Construction Industry Scheme
The Construction Industry Scheme (CIS) sets out the rules for tax and national insurance (NI) for anyone working in the construction industry.
Businesses in the construction industry are known as ‘contractors’ and ‘subcontractors’. They can be companies, partnerships or self employed individuals.
CIS applies to construction work and also other related jobs such as alterations, repairs, decorating and demolition.
Contractors and Sub Contractors
Contractors include construction companies, building firms, government departments and local authorities.
Subcontractors are those businesses that carry out work for contractors.
A business may be both a contractor and a subcontractor at the same time.
Verification of Sub Contractors
A contractor has to contact HMRC to check whether to pay a subcontractor gross or net.
The verification process, which must be conducted online, will establish which of the following payment options apply
- gross payment
- standard rate deduction of 20%
- higher rate deduction of 30%
A deduction is made at 30% if the subcontractor has not registered with HMRC or cannot provide accurate details to the contractor so HMRC cannot verify them.
HMRC give the contractor a verification number for the subcontractors which will be matched with HMRC’s own records. The number will be the same for each subcontractor verified at any particular time.
There are special suffixes for the numbers issued in respect of subcontractors who cannot be verified. The numbers are also shown on contractors’ monthly returns and the payslips issued to the subcontractors.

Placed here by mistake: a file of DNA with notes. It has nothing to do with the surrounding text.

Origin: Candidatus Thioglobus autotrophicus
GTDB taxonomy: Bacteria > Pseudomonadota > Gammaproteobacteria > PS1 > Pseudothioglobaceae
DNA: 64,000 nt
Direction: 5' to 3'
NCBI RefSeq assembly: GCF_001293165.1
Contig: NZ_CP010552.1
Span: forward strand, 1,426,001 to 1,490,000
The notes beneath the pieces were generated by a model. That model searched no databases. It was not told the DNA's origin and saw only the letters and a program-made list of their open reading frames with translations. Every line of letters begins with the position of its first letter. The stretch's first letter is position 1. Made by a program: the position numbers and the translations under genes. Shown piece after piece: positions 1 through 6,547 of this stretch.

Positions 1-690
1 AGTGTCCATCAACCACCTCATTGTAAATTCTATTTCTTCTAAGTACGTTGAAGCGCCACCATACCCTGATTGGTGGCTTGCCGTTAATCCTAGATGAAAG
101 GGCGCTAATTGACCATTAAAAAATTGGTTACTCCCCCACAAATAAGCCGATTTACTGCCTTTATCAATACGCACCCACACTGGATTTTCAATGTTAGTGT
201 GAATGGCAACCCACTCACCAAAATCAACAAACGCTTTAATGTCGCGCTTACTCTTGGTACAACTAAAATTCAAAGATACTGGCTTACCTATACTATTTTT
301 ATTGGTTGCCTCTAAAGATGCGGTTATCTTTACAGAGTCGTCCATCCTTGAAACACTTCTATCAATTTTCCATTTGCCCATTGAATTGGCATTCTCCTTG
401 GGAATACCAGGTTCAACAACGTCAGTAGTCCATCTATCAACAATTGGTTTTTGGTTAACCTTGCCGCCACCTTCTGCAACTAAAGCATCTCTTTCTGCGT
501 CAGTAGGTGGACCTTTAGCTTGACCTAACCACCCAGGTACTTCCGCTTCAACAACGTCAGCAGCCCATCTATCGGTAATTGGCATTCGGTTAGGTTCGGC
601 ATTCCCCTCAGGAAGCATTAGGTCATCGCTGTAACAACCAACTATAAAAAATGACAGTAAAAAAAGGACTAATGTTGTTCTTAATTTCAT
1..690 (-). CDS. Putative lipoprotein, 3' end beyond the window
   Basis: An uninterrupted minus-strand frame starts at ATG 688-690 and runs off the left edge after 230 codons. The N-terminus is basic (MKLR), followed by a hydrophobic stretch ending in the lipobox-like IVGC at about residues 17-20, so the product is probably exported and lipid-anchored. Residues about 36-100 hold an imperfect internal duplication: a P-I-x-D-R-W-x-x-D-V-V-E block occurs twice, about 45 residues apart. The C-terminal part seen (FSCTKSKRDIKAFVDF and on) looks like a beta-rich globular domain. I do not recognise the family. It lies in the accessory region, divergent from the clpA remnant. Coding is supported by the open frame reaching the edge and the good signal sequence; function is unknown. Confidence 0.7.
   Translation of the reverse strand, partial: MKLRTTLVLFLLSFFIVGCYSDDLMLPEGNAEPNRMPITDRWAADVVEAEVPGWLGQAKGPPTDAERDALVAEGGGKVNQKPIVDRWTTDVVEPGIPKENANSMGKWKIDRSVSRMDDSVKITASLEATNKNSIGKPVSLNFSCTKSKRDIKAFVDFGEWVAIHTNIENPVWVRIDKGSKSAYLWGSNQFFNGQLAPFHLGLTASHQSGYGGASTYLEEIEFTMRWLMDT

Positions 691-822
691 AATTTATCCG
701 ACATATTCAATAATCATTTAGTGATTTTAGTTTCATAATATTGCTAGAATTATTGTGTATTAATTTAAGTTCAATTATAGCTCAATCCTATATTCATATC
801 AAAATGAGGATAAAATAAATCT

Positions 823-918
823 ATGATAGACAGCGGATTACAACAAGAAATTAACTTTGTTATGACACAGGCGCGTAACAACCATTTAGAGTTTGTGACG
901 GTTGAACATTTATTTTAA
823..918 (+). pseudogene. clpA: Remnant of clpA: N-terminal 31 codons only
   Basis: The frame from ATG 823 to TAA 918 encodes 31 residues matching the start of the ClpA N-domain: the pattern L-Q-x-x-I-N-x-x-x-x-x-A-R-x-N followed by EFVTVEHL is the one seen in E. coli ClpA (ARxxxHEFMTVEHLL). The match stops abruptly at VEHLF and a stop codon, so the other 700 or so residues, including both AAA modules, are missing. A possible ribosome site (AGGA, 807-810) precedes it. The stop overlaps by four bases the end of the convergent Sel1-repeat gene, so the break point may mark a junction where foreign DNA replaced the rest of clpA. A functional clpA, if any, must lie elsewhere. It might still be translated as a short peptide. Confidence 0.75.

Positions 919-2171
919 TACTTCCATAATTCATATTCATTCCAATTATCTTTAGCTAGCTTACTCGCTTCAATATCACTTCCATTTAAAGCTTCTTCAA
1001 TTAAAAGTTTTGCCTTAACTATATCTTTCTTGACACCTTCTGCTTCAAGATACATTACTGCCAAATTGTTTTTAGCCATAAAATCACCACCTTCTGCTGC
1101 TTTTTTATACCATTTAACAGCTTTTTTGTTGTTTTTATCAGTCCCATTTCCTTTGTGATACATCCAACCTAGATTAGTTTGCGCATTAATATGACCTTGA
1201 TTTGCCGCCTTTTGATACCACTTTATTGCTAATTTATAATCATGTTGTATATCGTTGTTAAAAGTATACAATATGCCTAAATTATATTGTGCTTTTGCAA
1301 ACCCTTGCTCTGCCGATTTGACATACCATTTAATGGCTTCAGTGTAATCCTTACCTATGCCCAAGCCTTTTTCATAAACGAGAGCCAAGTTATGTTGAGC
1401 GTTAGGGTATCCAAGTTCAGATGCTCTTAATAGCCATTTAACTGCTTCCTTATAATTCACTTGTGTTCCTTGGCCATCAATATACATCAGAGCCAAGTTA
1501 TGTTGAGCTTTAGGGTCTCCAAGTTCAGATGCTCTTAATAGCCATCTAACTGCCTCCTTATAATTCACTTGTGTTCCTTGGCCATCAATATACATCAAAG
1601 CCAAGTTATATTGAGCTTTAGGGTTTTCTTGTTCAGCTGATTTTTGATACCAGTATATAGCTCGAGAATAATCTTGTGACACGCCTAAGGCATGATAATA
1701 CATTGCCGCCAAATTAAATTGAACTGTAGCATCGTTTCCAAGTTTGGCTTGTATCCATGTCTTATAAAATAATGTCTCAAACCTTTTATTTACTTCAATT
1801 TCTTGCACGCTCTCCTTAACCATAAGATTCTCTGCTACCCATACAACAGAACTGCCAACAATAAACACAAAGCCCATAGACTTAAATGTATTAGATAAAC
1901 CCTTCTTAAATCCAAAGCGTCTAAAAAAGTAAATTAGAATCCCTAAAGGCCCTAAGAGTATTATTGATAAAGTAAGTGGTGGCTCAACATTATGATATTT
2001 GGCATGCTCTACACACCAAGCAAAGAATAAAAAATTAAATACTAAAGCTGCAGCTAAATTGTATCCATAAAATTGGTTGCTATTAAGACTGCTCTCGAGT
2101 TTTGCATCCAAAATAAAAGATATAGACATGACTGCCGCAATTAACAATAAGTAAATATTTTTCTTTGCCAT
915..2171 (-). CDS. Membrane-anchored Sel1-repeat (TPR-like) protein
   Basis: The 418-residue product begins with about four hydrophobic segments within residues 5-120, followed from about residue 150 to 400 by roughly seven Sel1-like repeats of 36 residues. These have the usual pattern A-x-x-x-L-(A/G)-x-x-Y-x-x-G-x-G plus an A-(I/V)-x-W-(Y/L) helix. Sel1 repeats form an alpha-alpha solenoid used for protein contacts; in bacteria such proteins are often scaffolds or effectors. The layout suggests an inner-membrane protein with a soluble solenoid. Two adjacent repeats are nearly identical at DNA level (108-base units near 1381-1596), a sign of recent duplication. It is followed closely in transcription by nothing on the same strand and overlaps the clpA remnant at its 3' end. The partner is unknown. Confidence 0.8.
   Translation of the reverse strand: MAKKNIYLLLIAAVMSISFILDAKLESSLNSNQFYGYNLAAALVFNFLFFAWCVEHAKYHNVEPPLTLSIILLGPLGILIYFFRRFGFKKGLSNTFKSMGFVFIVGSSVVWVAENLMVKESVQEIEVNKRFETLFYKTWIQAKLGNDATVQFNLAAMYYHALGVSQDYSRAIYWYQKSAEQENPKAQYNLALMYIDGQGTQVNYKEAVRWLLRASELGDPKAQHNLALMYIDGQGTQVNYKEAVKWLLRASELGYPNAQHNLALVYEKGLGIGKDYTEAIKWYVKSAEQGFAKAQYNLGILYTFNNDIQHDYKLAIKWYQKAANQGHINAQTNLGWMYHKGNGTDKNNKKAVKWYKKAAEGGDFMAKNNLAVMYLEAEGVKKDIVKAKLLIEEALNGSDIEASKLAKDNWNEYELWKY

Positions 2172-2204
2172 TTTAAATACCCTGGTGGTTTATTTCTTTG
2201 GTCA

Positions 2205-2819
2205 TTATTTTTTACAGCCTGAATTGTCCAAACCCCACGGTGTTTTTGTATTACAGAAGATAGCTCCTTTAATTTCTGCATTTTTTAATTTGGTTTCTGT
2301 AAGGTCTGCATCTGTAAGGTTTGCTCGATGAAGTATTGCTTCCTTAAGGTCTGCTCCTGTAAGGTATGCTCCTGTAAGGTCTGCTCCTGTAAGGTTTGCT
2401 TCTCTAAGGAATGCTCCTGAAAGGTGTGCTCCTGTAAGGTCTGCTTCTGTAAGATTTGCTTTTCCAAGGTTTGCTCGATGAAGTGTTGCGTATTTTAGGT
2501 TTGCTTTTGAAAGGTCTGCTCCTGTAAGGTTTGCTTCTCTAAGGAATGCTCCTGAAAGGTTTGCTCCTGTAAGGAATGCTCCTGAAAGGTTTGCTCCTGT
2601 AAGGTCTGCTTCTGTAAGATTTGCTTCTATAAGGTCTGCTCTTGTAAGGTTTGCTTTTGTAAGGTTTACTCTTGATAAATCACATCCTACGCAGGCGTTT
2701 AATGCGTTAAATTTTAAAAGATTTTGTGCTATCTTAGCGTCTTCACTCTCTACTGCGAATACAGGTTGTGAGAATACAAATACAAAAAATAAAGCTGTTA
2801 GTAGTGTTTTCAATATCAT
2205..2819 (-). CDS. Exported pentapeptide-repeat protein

All contractors have to make an online monthly return to HMRC with details of payments made to all subcontractors and any deductions of tax made from those payments.
The monthly return relates to each tax month (running from the 6th of one month to the 5th of the next).
All contractors must file monthly even if they are entitled to pay their PAYE quarterly.
The CIS system is full of penalties for non compliance.
Penalties are issued for fairly minor procedural failures and can often seem completely disproportional to the 'offence'.
Late returns result in penalties as follows:
- £100 for failure to meet due date of the 19th of the month
- where failure continues after two months after the due date, a penalty of £200
- after six months the penalty rises to the greater of 5% of the tax or £300
- after 12 months the penalty will again be the greater of £300 or 5% of the tax but, where the withholding of information is deliberate and concealed, it will be 100% of the tax (or £3,000 if greater) and where information is withheld deliberately, 70% of tax (or £1,500 if greater).
When a subcontractor first starts working in the construction industry on a self-employed basis they must register for CIS.
To register, a subcontractor needs to contact HMRC by phone or over the internet and they will conduct identity checks.
Gross payment status
The rules for subcontractors to be paid gross include a business test, a turnover test and a compliance test.
To qualify for gross payment a subcontractor must:
- have paid their tax and National Insurance on time in the past
- do construction work (or provide labour for it) in the UK
- run the business through a bank account.
The turnover for the last 12 month, ignoring VAT and the cost of materials, must be at least:
- £30,000 for a sole trader
- £30,000 for each partner in a partnership, or at least £100,000 for the whole partnership
- £30,000 for each director of a company, or at least £100,000 for the whole company. If a company is controlled by 5 people or fewer, there must be an annual turnover of £30,000 for each of them.